We are about to learn a sharp brutal lesson about expectations versus reality:
There is no swift end in sight. The UK has been warned to expect months of distancing. Trump isn’t reopening the economy for Easter - he’s closing America down till May.
Oil prices have crashed below $20.
Rising economic damage, business failures, and confirmation of massive unemployment – especially in US – will come to fore in this week’s data and numbers through the month. Government support packages will take months to become established – months the markets don’t have.
Aside from a few ultra-high Investment grade cash-rich corporates, there is a massive industrial scramble for cash underway. Anyone able to raise cash should lift any offer – before a slew of downgrades and defaults closes credit markets completely.
Emerging Market economies were pummelled by dollar strength, are now about to be devasted by the global virus demand shock, and as virus countermeasures hits already unstable nations could well plunge into chaos.
Market chartists will tell you optimistic bear rallies are a standard part of every market crash – and the bottom will be retested a number of times.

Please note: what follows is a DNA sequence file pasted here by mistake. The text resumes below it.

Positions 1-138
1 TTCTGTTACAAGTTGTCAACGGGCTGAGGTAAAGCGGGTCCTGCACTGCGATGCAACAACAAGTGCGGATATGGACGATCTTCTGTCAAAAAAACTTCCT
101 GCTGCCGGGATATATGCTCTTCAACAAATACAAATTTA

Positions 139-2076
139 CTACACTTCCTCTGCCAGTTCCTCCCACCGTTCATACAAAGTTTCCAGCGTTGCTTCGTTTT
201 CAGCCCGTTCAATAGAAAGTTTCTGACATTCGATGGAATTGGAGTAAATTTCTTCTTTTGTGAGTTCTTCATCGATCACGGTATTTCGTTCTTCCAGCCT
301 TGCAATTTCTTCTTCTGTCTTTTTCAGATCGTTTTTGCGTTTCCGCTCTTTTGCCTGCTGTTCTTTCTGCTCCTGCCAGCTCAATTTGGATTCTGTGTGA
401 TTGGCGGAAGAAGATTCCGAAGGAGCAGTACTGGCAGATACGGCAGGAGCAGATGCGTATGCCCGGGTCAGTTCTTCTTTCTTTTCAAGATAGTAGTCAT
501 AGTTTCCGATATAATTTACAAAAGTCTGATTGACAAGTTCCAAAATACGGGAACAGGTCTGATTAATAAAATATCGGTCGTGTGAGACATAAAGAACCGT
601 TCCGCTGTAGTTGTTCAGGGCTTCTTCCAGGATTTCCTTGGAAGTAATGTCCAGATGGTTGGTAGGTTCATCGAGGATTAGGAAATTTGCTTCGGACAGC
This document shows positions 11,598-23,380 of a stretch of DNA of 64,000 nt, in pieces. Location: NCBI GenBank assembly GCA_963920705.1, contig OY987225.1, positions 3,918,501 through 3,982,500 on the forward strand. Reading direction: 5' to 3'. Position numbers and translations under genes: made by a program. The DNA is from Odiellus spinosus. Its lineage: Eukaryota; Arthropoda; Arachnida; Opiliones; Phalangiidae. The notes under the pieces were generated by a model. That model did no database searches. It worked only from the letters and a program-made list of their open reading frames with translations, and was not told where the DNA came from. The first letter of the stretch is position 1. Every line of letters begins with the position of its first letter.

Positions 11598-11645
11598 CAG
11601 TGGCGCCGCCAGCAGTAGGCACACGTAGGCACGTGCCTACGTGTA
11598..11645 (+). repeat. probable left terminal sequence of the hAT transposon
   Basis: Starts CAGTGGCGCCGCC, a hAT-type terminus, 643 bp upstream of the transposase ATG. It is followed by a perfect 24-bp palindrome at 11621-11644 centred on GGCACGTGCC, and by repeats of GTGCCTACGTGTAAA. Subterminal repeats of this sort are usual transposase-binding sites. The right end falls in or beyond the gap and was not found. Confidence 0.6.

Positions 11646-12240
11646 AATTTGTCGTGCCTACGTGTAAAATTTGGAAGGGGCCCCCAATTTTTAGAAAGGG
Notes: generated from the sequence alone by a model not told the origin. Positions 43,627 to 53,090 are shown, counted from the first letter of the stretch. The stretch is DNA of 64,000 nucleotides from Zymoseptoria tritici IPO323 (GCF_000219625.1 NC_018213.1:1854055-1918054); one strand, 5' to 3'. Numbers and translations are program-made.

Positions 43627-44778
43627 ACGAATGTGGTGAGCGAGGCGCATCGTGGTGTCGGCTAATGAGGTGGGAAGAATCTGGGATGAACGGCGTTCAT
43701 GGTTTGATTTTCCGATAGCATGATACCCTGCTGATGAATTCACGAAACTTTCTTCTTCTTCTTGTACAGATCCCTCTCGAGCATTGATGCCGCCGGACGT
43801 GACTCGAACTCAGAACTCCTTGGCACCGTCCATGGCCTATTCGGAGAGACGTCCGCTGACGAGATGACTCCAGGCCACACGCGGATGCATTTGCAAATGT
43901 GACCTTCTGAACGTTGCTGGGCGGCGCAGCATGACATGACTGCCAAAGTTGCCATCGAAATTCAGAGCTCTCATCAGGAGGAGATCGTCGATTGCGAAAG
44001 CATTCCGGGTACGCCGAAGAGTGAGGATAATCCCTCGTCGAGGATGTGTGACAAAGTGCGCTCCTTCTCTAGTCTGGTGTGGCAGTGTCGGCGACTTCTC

There is still pain to come. There are a large number of investors - both institutional want-to-be’s (like JP Morgan) who buy the stimulus and are thinking there are easy returns to be made after such a large “correction”, and retail buyers who are fearful their retirement savings have been shattered who are willing to shake the dice. They can’t quite believe what’s happened, don’t compute the scale of the economic shock, and won’t face up to a changed world till they take more pain.
A number of good analysts suggest the chances of a swift recovery are better than the bleak headlines suggest. They quote issues like obvious market opportunities will swiftly attract smart money – which is true, and the natural resilience of capitalist economies in the face of economic catastrophe – which was once true.
I hope they are right, but I wonder about human economic behaviour – which tends not to have read Rational Expectations economic text-books. What tends to happen is at the individual agent level, where they seek to maximise personal gain by arbitraging distortions like government bailouts and free money in unexpected ways.
Not every entrepreneur will use a government guaranteed loan to tide over their business – some may use them to wreck the competition, enrich themselves, invest in risk, or act in a thousand other ways. Market distortions and interventions have unintended consequences which ultimately prove negative – a lesson governements and central banks have been trying to ignore for the last decade of monetary distortion and experimentation.
(If you don’t believe me, explain why thousands of corporates spent the last decade buying back their stock instead of investing in new productive capacity and new product innovation?)
Get ready for a long-haul of increasingly dire economic news. A month - at least - of Lockdown helplessness, as corporates and individuals scramble for cash, struggle to obtain funds and face unmeetable demands for rent, mortgages, and to pay off debts. It’s going to be brutal.